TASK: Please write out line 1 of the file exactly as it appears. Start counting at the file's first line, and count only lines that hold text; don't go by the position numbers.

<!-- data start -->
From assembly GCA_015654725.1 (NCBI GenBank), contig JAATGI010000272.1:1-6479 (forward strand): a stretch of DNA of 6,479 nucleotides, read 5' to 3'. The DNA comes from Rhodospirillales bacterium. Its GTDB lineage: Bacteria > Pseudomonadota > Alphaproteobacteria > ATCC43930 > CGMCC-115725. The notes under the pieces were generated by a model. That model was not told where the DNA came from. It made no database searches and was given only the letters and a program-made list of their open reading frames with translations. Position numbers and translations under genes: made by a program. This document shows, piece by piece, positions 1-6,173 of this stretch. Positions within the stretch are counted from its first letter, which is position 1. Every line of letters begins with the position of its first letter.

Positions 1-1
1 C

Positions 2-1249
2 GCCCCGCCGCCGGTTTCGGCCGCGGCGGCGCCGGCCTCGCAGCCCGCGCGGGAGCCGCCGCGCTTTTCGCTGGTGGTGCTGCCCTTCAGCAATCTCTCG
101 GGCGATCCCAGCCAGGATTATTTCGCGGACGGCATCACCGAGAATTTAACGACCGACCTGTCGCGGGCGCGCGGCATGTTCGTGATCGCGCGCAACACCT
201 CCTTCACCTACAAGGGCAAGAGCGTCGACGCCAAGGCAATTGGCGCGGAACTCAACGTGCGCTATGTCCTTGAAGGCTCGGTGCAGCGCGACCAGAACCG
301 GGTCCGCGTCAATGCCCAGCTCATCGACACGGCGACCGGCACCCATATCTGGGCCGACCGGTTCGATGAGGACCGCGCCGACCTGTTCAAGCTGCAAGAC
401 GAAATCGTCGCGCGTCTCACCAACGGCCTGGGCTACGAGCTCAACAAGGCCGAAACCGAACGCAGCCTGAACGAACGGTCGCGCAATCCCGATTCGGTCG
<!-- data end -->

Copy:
From assembly GCA_015654725.1 (NCBI GenBank), contig JAATGI010000272.1:1-6479 (forward strand): a stretch of DNA of 6,479 nucleotides, read 5' to 3'. The DNA comes from Rhodospirillales bacterium. Its GTDB lineage: Bacteria > Pseudomonadota > Alphaproteobacteria > ATCC43930 > CGMCC-115725. The notes under the pieces were generated by a model. That model was not told where the DNA came from. It made no database searches and was given only the letters and a program-made list of their open reading frames with translations. Position numbers and translations under genes: made by a program. This document shows, piece by piece, positions 1-6,173 of this stretch. Positions within the stretch are counted from its first letter, which is position 1. Every line of letters begins with the position of its first letter.